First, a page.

The Qatari royal family are fighting for the coveted “Idol’s Eye” diamond in court in London
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Rival members of the Qatari royal family are battling for control of the world’s largest cut blue diamond in the High Court in London, with one side seeking a $10 million sale of the opulent 70-carat ‘Idol’s Eye’ gemstone to force.
The fabled Indian diamond, whose previous owners include a Sultan of the Ottoman Empire, is at the center of a lawsuit filed by Qipco, a conglomerate run by Qatar’s pro-spending art collector Sheikh Hamad bin Abdullah al-Thani.
The defendant in the previously unreported case is Guernsey-based Elanus Holdings Limited, which Qipco says is controlled by the heirs of the late Sheikh Saud bin Mohammed al-Thani, who oversaw the acquisition of Qatar’s extensive national art collection.
Qipco, a private company that sponsors Britain’s Royal Ascot horse races, sued in November to force Elanus to sell the “Idol’s Eye” diamond, set in a 16th- or 17th-century necklace, for a prize of at least 10 million a contract from 2014 between the companies.
Pinsent Masons, Qipco’s law firm, declined to comment. Elanus’ law firm Farrer & Co also declined to comment.
The ‘Idol’s Eye’ diamond
Sheikh Saud, who died in 2014 at the age of 48, was the largest buyer in the global art market in the 2000s and was known for his prolific acquisitions across eras and genres. Such was his influence on auctions that his arrest in 2005 by Qatari authorities investigating financial irregularities shocked the art world.
His legacy can be found in Doha’s museums, where his extensive collection is on display, and in his Jean Nouvel-designed Doha Tower on the city’s West Bay.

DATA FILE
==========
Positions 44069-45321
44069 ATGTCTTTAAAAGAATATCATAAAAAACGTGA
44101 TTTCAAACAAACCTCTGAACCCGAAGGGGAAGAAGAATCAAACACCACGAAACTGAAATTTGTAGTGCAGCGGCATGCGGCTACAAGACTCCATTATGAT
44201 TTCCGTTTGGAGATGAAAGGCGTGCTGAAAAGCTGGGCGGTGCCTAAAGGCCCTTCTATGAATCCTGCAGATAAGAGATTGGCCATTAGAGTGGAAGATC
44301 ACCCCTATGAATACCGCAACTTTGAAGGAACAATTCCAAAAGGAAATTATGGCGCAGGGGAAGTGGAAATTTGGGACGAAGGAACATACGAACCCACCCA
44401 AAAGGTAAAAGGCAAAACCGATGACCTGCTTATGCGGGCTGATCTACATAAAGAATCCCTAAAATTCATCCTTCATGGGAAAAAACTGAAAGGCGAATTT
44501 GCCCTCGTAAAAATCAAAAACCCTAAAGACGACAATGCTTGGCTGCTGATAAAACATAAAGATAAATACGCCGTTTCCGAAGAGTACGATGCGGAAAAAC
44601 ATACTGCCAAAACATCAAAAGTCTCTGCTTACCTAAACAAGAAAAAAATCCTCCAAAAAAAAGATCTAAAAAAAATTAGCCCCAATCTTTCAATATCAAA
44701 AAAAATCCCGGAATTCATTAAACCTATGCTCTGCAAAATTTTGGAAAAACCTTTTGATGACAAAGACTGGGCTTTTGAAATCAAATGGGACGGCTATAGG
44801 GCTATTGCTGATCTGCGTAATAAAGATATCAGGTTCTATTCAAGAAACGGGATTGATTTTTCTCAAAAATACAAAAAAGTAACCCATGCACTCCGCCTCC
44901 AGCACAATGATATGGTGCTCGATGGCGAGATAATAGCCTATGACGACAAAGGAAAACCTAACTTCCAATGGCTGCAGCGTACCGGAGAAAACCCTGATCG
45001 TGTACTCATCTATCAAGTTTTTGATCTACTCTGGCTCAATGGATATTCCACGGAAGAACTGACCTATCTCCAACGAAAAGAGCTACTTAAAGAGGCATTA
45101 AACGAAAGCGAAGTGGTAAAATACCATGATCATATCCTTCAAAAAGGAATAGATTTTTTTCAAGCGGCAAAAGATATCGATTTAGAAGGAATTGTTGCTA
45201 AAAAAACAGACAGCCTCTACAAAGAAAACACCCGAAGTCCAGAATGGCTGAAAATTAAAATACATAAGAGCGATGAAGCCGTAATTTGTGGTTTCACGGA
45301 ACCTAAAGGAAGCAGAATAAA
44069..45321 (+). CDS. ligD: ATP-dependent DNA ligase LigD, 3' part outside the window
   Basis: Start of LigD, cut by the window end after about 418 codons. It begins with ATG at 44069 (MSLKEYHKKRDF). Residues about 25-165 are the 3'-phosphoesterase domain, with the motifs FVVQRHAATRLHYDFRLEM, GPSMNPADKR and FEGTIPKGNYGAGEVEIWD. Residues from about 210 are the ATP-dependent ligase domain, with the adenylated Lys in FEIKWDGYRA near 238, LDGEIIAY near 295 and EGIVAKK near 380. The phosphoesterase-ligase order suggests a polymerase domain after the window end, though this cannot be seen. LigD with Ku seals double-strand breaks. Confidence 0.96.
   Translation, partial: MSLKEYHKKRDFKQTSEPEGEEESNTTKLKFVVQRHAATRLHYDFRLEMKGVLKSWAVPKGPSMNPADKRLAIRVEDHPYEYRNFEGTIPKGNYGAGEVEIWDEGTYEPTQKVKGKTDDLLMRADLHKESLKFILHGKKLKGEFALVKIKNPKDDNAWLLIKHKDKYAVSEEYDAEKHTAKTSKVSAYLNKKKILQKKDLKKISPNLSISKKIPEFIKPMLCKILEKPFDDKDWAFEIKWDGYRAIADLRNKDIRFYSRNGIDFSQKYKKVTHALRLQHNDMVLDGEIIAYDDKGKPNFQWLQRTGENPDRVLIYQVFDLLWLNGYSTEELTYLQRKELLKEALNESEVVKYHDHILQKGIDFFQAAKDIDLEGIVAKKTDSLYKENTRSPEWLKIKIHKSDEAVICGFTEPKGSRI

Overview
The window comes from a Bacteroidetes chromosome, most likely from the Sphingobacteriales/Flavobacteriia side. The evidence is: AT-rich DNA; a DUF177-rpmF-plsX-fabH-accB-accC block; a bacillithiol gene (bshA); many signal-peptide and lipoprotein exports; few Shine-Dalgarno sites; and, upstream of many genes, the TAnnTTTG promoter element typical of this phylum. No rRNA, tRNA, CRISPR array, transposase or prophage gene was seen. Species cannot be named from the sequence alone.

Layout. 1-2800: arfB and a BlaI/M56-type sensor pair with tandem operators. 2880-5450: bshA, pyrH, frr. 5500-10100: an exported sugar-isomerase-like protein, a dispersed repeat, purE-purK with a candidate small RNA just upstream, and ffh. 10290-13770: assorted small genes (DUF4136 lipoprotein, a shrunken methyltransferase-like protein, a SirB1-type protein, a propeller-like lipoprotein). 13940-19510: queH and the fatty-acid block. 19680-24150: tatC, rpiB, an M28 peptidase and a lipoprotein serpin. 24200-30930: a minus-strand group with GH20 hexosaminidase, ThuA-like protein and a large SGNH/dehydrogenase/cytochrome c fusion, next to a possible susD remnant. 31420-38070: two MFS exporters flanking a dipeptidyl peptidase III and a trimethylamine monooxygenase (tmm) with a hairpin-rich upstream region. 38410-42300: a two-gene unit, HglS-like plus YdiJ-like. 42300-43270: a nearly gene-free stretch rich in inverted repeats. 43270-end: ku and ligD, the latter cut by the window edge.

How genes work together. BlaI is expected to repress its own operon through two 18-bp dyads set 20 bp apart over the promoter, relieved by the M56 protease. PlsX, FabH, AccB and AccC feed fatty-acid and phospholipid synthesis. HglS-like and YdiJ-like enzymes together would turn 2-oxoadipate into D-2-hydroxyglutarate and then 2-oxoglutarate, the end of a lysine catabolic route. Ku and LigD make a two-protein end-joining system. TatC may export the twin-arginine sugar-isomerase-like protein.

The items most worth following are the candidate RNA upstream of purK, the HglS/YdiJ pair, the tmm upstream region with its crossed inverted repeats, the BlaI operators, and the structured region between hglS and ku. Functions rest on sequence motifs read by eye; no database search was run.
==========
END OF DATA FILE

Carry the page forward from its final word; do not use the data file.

Qipco boss Sheikh Hamad, son of a former prime minister and first cousin of ruling Emir Sheikh Tamim bin Hamad al-Thani, has become Qatar’s pre-eminent collector in recent years, amassing a vast collection that includes some of the finest Mughal jewellery .
His pieces have been featured in major museums worldwide and highlights can be seen in bespoke galleries in Paris. His horse-breeding family owns Dudley House on Park Lane, one of the most expensive private homes in the UK.
The focus of the lawsuit is a contract signed by Elanus in May 2014 to loan Qipco the “Idol’s Eye” for 20 years. The agreement gave Qipco the right to buy the jewel if Elanus wanted to sell it. The price would be $10 million or the average of two major auction house valuations, whichever is higher.
Elanus, set up as a vehicle for the transaction, has nominee directors and shareholders but is controlled by the family of the late Sheikh Saud through the Lichtenstein-registered Al-Thani Foundation, according to Qipco.
The lawsuit alleges that a Swiss-based attorney for the Al-Thani Foundation, Dr. Dieter Neupert, informed Qipco by letter in February 2020 that the family wanted to sell the “Idol’s Eye”. However, the following month he emailed Qipco to say they didn’t want to part ways.
The lawsuit cites an April 2020 email from Neupert to an Elanus representative noting that the pandemic affected the alleged reversal. “Due to the coronavirus, the family does not want to sell,” he wrote. Qipco has applied to the High Court to require Elanus to complete the sale.
Neupert said he could not discuss the case because it was bound by attorney-client privilege. He added that he could not speak for Elanus as he “never had a mandate to represent Elanus Holdings”.
It appears that Elanus has yet to file a defense in the case by Farrer, best known for acting for the late Queen Elizabeth II. The Qipco lawsuit shows that Farrer argued that Elanus never wanted to sell the diamond, that Neupert did not act on his behalf, and that in any event Elanus withdrew any notice of sale.
The lawsuit is Sheikh Hamad’s latest lawsuit in London over controversial artworks. In November, Qipco won a £4million lawsuit against British art dealer John Eskenazi over purchased fake sculptures. The Supreme Court ordered Eskenazi’s company to refund Qipco but dismissed an allegation of fraud.